Also en-close labels and what is enclosed here are packing lists, additional parts documents enclosed, export documents enclosed, instructions enclosed, invoice enclosed, SDS (safety data sheet) enclosed, sample enclosed, there are additional parts are inside, sharp objects are inside. If you don’t want a safety situation and if there is a sharp object you better call it out so the person on the other end is aware and they’re slowly opening it, They’re not  cutting themselves or something like that. If it’s heavy, add “lift carefully”, because if it’s heavy you cannot just lift like that, you have to squat and lift that’s an important safety procedure. 

I’ve seen 99% of the warehouses use long forks only and if it’s a temperature sensitive object, I mean you have to refrigerate the product upon arrival. There are other product handling labels such as fragile, handle with care, mixed pallet meaning there are multiple items in the pallet, and then there are mixed UPCs. The item will be the same but the UPC might be different because it’s being manufactured in two different places.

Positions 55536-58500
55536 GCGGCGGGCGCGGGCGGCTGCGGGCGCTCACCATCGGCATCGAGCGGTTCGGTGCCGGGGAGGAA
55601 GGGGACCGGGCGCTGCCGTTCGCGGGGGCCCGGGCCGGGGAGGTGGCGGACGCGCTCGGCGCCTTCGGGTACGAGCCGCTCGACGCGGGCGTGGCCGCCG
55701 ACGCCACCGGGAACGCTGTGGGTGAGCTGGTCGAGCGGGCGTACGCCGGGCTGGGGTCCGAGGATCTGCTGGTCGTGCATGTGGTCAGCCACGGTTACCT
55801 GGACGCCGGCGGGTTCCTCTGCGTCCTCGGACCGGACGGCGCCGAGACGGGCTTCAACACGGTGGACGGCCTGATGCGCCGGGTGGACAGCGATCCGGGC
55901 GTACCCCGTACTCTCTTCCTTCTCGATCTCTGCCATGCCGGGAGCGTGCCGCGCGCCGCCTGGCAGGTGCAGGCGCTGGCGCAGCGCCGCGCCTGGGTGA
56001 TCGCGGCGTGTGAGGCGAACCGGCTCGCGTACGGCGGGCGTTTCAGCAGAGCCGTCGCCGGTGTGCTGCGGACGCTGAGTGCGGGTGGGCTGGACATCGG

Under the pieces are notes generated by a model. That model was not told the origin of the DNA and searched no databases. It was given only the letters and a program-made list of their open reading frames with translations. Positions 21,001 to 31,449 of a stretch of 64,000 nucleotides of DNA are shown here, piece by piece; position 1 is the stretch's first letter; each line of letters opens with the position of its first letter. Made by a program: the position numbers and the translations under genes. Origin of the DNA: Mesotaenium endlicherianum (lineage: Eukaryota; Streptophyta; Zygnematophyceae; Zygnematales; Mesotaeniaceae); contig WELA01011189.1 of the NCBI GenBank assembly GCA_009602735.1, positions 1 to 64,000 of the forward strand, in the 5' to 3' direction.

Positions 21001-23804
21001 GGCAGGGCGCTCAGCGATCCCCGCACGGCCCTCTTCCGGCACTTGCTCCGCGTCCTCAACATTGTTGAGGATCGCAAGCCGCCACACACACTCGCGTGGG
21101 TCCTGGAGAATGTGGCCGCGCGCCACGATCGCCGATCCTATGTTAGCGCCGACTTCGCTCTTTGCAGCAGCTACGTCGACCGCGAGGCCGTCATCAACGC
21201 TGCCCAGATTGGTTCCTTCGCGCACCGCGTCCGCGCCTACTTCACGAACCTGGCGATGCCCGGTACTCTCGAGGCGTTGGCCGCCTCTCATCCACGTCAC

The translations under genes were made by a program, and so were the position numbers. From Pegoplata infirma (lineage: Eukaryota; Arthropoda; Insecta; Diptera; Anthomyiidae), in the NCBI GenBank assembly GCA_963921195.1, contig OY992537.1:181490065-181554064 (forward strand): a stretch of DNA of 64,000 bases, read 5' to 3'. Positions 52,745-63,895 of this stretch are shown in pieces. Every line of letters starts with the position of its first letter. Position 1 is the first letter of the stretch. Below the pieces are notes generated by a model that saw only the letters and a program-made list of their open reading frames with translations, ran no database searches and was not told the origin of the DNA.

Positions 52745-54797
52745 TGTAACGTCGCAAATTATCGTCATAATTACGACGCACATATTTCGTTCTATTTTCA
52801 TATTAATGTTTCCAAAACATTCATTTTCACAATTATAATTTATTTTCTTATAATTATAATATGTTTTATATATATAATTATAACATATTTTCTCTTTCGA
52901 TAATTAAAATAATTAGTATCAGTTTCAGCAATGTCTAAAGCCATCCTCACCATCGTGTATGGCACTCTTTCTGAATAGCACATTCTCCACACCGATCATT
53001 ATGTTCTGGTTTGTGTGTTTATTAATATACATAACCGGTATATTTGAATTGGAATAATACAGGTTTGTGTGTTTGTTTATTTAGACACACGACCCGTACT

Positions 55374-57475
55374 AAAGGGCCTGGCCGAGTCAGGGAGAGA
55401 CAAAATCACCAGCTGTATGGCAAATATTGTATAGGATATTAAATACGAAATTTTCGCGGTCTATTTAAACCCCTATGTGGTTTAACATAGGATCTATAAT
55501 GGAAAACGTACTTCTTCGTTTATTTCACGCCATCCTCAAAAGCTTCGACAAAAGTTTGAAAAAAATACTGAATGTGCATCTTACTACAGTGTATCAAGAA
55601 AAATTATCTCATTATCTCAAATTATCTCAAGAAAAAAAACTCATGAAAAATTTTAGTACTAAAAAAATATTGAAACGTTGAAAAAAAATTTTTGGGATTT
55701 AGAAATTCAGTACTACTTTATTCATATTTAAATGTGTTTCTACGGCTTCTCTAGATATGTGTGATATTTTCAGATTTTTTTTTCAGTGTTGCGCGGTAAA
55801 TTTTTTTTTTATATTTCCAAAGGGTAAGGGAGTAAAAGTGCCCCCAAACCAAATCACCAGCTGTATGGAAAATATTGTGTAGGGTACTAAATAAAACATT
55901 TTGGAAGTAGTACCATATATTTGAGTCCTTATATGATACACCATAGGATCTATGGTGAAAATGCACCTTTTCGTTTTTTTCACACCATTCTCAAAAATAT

Then there is refrigerated upon arrival, if it’s a temperature sensitive product inspect for damage before accepting and if there’s damage – do not accept if there is damage, then we have labels such as top load only and then if it makes sense there are labels such as  made in the USA, made in China If there is some kind of country of origin tracking going on and if it makes sense  you could do that. Then there are labels such as tamper resistant and then hot to rush priority order, if it’s a hot order that you’re  pushing it through some kind of third party then you won’t be aware that this is a hot order and this needs to go pretty fast. You don’t want that to be left there whatever and then are even high gloss labels sometimes.